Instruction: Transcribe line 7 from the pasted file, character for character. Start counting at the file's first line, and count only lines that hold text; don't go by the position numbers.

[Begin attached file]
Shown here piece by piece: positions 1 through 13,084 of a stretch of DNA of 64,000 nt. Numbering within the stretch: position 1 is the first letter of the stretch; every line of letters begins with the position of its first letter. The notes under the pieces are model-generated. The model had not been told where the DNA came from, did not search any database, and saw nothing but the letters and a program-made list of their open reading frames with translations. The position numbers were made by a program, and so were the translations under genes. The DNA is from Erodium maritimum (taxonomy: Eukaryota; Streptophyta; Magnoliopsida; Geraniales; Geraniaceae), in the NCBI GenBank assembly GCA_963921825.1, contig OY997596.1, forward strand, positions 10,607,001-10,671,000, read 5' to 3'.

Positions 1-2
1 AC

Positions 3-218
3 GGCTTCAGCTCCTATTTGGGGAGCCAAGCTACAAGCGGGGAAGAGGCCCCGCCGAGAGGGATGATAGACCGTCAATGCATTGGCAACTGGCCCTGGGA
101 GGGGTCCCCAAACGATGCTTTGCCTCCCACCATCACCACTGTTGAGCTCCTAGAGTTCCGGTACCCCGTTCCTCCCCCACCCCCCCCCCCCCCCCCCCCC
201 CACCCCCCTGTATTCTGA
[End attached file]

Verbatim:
201 CACCCCCCTGTATTCTGA